Secession and Expulsion

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Secession and Expulsion

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Title: Secession and Expulsion
Lessons for the EU from United States History, 1789 - 1861
Author: Sweeney, Richard J.
Abstract: If secession or expulsion ends in a "velvet divorce," as with Czechoslovakia, costs are minimal and the split is relatively unimportant. High costs arise if a federation splits into mutually hostile, comparably sized regions. Perhaps the majority of splits lead to dangerous hostility. A well-designed constitution minimizes the likelihood of hostile splits by limiting the issues that are dealt with at the federal level, by providing checks and balances, and by establishing due process under the rule of law. Preventing the conditions under which a hostile split may arise is more costeffective than trying to optimize the terms of a split or to find last-minute compromises to forestall the split.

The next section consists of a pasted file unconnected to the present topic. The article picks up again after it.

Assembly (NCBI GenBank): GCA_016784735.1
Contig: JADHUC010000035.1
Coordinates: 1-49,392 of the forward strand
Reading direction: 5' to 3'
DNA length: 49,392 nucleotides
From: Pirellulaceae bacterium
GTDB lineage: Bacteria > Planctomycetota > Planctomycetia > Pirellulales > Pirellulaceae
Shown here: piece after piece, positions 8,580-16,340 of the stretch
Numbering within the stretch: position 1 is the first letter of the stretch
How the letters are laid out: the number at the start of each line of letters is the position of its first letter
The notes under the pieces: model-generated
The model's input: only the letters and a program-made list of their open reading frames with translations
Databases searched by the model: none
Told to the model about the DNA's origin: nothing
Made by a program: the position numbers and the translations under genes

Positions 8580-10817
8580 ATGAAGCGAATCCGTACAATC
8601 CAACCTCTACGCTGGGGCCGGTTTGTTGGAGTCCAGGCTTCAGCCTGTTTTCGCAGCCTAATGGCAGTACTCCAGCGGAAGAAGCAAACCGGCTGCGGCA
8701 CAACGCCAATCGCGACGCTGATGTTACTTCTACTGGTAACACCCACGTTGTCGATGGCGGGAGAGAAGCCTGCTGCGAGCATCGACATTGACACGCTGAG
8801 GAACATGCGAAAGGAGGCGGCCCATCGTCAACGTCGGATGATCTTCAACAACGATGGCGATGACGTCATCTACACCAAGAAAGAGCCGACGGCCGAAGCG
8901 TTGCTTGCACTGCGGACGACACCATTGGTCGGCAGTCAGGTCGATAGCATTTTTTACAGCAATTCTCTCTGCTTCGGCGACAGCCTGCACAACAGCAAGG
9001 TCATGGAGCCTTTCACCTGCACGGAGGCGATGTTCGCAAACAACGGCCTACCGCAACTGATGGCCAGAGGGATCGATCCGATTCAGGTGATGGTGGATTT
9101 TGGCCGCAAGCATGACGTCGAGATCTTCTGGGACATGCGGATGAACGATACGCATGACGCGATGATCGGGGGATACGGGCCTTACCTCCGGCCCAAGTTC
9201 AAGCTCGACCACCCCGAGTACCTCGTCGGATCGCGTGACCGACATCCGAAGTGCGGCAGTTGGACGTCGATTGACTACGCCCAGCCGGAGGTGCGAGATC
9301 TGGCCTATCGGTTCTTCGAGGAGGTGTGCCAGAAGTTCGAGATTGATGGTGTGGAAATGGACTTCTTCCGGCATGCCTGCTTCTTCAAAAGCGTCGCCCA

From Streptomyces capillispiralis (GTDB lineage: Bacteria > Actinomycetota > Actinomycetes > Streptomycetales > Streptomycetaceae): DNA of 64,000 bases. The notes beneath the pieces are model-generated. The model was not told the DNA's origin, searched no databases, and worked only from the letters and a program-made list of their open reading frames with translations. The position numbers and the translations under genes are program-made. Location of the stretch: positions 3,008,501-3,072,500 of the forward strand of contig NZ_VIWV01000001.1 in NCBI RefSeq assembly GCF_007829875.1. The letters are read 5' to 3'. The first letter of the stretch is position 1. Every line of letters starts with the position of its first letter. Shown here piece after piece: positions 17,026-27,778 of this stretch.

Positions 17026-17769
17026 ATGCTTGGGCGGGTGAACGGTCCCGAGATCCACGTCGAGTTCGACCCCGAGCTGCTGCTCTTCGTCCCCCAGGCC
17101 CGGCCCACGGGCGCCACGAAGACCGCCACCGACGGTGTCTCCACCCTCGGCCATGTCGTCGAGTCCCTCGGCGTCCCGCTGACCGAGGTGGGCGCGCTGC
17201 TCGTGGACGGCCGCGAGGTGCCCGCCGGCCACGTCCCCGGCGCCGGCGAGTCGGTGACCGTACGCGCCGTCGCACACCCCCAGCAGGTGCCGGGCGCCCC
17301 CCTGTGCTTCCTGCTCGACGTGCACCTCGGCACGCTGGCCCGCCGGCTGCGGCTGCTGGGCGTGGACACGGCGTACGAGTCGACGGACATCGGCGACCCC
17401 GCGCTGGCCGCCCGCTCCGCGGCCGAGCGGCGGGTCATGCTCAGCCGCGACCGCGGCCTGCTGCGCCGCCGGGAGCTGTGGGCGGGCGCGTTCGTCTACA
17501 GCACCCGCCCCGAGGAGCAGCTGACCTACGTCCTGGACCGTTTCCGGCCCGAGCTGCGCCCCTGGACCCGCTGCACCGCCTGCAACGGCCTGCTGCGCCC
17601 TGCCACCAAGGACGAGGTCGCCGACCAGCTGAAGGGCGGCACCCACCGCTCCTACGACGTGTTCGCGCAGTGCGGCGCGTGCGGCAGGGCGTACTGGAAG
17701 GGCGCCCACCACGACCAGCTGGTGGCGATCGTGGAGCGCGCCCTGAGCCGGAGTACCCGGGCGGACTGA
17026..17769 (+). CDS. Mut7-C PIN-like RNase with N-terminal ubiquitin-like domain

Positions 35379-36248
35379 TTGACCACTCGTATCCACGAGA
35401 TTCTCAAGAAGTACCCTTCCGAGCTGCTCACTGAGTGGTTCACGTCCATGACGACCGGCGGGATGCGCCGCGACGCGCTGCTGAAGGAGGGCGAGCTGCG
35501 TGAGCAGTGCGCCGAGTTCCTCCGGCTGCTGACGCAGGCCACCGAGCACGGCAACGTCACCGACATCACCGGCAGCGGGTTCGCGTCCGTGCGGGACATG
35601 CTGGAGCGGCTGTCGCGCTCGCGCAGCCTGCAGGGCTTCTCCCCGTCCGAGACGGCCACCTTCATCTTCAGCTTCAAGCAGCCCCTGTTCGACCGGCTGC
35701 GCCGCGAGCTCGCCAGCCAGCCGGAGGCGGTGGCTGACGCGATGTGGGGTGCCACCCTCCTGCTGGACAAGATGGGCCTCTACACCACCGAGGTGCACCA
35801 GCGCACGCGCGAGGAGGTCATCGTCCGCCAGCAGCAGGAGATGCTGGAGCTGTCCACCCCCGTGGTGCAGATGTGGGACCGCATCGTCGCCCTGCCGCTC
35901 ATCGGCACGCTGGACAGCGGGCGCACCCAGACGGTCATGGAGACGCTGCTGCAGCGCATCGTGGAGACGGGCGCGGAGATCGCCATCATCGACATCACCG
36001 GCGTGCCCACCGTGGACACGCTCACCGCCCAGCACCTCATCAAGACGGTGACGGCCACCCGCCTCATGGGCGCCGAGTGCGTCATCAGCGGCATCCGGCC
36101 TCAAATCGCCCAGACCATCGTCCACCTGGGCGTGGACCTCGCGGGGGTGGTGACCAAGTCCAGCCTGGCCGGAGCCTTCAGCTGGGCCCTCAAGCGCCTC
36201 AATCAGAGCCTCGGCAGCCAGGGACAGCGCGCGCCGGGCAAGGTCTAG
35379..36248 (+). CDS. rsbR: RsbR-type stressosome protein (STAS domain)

URI: http://hdl.handle.net/10398/6786
Date: 2003-11-21

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